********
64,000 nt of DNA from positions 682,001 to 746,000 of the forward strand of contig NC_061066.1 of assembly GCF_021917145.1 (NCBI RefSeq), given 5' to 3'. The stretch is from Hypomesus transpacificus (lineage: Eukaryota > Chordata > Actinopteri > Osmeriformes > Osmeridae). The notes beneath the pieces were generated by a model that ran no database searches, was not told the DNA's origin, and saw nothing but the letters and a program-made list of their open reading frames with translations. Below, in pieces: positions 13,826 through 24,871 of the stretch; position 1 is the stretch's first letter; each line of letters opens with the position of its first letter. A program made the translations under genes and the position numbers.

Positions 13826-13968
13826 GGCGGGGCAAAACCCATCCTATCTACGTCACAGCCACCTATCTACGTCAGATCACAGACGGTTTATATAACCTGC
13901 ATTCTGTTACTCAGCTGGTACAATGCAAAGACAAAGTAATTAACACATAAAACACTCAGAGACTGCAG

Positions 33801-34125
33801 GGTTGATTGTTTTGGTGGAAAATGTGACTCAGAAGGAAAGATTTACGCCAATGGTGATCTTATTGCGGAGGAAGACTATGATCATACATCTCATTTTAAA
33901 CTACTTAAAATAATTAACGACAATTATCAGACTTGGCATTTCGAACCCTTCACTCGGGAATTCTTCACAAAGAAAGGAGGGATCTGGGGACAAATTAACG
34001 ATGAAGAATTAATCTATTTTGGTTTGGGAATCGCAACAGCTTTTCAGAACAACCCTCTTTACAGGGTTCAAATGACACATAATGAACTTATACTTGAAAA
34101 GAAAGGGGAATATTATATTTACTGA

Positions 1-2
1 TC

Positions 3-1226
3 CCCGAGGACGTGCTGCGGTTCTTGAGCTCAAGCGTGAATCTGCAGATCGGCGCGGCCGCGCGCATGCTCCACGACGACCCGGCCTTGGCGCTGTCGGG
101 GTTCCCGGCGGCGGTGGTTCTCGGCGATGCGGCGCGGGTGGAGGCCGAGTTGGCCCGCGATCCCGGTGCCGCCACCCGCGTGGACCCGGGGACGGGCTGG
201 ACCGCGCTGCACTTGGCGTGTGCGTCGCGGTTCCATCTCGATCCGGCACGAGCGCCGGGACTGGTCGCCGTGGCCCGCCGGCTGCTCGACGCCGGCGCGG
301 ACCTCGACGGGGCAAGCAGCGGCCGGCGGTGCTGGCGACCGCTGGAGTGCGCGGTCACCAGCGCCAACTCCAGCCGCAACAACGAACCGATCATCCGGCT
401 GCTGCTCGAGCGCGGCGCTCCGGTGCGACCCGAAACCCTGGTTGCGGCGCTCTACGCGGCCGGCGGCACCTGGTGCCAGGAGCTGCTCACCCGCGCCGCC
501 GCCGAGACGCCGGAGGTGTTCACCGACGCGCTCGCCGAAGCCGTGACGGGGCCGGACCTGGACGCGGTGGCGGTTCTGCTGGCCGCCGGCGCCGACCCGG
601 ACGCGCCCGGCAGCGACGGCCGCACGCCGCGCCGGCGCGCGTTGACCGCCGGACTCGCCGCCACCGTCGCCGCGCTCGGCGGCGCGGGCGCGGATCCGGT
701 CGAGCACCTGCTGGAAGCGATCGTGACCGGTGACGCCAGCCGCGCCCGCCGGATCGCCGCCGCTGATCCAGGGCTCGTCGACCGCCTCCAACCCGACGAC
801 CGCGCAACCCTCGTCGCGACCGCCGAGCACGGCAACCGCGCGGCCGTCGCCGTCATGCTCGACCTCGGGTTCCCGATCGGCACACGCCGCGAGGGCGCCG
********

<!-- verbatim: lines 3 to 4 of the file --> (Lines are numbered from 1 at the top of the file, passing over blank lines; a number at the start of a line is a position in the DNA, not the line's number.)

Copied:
13826 GGCGGGGCAAAACCCATCCTATCTACGTCACAGCCACCTATCTACGTCAGATCACAGACGGTTTATATAACCTGC
13901 ATTCTGTTACTCAGCTGGTACAATGCAAAGACAAAGTAATTAACACATAAAACACTCAGAGACTGCAG